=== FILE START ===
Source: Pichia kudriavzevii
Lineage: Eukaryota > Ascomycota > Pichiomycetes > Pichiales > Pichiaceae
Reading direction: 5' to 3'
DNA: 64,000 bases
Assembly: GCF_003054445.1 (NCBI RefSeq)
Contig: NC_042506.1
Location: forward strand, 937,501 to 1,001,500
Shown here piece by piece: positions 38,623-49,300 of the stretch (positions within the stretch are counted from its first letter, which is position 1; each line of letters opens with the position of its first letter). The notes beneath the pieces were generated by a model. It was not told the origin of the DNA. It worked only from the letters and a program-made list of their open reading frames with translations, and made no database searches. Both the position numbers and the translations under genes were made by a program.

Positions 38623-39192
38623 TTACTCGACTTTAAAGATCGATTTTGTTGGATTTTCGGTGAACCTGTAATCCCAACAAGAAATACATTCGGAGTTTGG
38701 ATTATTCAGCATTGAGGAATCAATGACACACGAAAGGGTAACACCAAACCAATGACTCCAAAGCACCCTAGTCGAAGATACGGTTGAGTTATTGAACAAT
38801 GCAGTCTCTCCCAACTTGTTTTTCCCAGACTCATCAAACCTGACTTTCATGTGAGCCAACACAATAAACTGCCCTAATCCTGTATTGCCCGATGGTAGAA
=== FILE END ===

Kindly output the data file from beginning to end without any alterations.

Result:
Source: Pichia kudriavzevii
Lineage: Eukaryota > Ascomycota > Pichiomycetes > Pichiales > Pichiaceae
Reading direction: 5' to 3'
DNA: 64,000 bases
Assembly: GCF_003054445.1 (NCBI RefSeq)
Contig: NC_042506.1
Location: forward strand, 937,501 to 1,001,500
Shown here piece by piece: positions 38,623-49,300 of the stretch (positions within the stretch are counted from its first letter, which is position 1; each line of letters opens with the position of its first letter). The notes beneath the pieces were generated by a model. It was not told the origin of the DNA. It worked only from the letters and a program-made list of their open reading frames with translations, and made no database searches. Both the position numbers and the translations under genes were made by a program.

Positions 38623-39192
38623 TTACTCGACTTTAAAGATCGATTTTGTTGGATTTTCGGTGAACCTGTAATCCCAACAAGAAATACATTCGGAGTTTGG
38701 ATTATTCAGCATTGAGGAATCAATGACACACGAAAGGGTAACACCAAACCAATGACTCCAAAGCACCCTAGTCGAAGATACGGTTGAGTTATTGAACAAT
38801 GCAGTCTCTCCCAACTTGTTTTTCCCAGACTCATCAAACCTGACTTTCATGTGAGCCAACACAATAAACTGCCCTAATCCTGTATTGCCCGATGGTAGAA